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Archive for the ‘ISIS’ Category

Here is tonight’s weekend nonfiction book review.

Robert F. Worth. A Rage for Order: The Middle East in Turmoil, from Tahrir Square to ISIS.  New York, NY: Farrar, Straus and Giroux, April 18th 2017. 272 pp.

4 out of 5

Purchase: Amazon

This is an incredibly insightful book on the Arab Spring and the subsequent rise of extremism and tyranny as the uprising’s aftermath.  The author is a journalist who has spent considerable time in the Middle East both before, during and after the Arab Spring which contributed to the author’s experience and knowledge of things before and after the Arab Spring.  For those who are curious about the Middle East and want to understand more of the current events in that region this book should be on the top of one’s list.

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This was a well done documentary on the history of the rise of the Islamic State by PBS’ Frontline documentary.

Here’s the documentary on Youtube:

I’m more of a book guy so here are three books that I have found insightful into ISIS:

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Graeme Wood. The Way of the Strangers: Encounters with the Islamic State.  New York, NY: Random House, December 20th, 2016. 352 pp.

4 out of 5

Purchase: Amazon

This is a book that tries to give readers the look of what supporters of the Islamic State looks like written by a journalist for the publication called The Atlantic.  The author Graeme Wood interviews various Islamic State supporters and goes all around the world in his pursuit of interviews.  This book is the result of Wood’s investigative journalism.  Since there is not a lot of book out there that describes the people who support the Islamic State in their own words or their perspective (even though the book injects his critique and his thought) this makes this work all the more fascinating.

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Michael Weiss and Hassan Hassan. ISIS: Inside the Army of Terror.  New York, NY: Regan Arts, February 17th, 2015. 270 pp.

5 out of 5

This is the second book I have read on ISIS/Islamic State.  I have previously read Black Flag.  I appreciated this present work that details to the readers further insight into the Islamic State.  The two authors definitely has done their research and while the future will no doubt have more scholarly books analyzing ISIS with more information this book is quite helpful at the moment given how little book length treatment currently exists on ISIS.  I think this work would still be important even in the future among the collection of works that paved the way in terms of analyzing ISIS.  Both authors are journalists who among other things contribute to the periodical Foreign Policy.  Their background no doubt is helpful. The book essentially traces the history of how Al Qaeda in Iraq evolved into the Islamic state.  The main question that the book focuses on is how is an insurgency group that at one time was as a “junior varsity” among terrorist’s organization eventually became its own self-proclaimed state.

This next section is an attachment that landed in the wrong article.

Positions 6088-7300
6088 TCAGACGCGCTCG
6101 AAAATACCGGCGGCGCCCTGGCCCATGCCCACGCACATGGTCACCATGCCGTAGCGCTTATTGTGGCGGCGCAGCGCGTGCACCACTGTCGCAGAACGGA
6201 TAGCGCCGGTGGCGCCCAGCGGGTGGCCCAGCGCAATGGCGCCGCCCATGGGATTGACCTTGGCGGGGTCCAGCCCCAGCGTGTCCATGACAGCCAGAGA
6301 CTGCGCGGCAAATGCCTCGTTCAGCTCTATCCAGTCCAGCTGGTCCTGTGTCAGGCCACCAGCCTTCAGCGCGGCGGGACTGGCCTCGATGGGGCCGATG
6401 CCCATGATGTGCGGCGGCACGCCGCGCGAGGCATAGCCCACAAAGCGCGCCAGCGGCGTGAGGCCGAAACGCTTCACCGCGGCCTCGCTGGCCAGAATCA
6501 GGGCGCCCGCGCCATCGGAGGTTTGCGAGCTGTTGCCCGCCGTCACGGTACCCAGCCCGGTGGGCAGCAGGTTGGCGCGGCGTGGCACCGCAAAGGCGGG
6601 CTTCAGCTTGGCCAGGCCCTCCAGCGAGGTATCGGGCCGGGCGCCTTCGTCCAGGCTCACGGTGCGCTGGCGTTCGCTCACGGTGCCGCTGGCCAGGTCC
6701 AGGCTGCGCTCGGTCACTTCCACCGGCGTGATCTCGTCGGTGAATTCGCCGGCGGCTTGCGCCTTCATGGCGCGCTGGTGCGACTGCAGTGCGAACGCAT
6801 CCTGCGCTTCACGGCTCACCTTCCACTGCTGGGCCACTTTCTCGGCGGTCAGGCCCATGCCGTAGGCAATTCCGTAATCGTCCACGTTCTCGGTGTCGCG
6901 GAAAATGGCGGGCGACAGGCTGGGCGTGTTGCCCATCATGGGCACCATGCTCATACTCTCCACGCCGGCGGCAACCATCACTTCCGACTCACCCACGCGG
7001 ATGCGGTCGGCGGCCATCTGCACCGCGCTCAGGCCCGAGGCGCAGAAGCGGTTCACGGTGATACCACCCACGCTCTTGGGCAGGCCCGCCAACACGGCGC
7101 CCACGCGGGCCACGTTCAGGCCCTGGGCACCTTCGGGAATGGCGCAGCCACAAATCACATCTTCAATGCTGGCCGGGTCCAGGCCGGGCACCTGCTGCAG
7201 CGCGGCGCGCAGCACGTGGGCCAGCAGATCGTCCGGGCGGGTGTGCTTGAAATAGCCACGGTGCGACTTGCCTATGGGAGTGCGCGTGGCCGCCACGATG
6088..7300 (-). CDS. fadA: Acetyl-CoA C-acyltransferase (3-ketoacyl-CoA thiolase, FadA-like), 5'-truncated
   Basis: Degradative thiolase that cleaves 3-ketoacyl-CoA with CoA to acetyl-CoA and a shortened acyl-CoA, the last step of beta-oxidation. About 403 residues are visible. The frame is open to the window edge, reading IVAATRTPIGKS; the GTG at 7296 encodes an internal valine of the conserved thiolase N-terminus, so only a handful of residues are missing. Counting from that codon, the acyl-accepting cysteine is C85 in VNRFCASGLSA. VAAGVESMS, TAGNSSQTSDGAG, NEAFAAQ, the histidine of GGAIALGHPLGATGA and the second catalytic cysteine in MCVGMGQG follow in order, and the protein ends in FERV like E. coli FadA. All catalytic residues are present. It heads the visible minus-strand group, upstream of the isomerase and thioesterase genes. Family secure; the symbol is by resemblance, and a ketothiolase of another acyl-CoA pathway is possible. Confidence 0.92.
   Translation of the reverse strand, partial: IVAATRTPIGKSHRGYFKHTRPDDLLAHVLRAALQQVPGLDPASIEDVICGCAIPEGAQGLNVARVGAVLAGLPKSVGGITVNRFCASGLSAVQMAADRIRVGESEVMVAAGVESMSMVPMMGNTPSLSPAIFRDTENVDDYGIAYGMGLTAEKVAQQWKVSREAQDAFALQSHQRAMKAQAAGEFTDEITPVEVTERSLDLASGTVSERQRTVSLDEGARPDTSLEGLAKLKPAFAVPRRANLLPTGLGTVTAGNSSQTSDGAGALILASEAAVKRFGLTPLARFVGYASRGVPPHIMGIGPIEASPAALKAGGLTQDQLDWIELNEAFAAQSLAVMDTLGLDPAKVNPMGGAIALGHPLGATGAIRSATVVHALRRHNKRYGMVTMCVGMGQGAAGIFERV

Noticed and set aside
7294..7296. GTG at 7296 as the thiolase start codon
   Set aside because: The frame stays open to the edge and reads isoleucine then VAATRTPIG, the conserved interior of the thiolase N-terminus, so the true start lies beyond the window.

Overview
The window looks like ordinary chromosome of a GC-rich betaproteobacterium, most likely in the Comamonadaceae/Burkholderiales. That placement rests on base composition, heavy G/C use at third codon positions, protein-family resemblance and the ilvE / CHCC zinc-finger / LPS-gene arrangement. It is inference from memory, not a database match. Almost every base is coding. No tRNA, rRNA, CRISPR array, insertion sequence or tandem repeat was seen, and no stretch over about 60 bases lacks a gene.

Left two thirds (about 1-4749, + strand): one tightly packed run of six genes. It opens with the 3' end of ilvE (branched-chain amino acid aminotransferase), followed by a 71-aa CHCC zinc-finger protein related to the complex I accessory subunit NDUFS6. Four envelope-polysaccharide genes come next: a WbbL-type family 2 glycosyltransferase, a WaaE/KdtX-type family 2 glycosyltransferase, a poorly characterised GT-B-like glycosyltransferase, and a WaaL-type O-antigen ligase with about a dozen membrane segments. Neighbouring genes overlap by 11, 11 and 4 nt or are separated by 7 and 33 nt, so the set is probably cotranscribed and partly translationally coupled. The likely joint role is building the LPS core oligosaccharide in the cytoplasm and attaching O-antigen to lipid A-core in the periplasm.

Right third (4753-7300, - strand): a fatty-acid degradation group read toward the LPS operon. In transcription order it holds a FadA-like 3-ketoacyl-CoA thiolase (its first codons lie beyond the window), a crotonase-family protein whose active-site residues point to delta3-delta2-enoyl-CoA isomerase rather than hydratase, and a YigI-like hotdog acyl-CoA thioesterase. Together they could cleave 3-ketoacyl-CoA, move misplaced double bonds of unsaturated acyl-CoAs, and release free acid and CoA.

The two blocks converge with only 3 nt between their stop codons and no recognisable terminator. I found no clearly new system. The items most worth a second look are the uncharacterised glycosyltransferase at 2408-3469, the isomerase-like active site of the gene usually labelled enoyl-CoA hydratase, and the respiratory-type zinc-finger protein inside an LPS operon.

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Joby Warrick. Black Flags: The Rise, Fall, and Rebirth of the Islamic State.  New York, NY: Doubleday, September 29th, 2015.  416 pp.

The author Joby Warrick is a journalist whose career includes covering the Middle East.  Previously I read the author’s first book titled The Triple Agent: The al-Qaeda Mole who Infiltrated the CIA.  I enjoyed this present volume a lot more both in terms of the subject and writing style.  In Black Flags the author focuses on what was formerly known as Al Qaeda in Iraq and its founder Abu Musab al-Zarqawi and how the organization later evolved into the Islamic State.  The book was filled with a lot of facts that I didn’t know before but learned from here.  The work was so fascinating that I had a hard time putting down the book.  Given how I am reading this book on the eve of the Iraqi and Kurdish army’s invasion into the last stronghold of the Islamic State in Iraq in the city of Mosul, I found this very timely and eye opening.

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The Looming Tower Lawrence Wright

Lawrence Wright. The Looming Tower: Al-Qaeda and the Road to 9/11. New York, NY: Borzoi Book, August 8th 2006. 373 pp.

I knew I had to read this book after seeing many other books on counter-terrorism and radical Islam referenced this work.  There’s a reason why this book is cited often and mentioned in bibliographies: it is a well-researched book on the origins of Al Qaeda leading up to their attack on September 11th.  The author spent five years researching for the book which led the author to travel all over the world.

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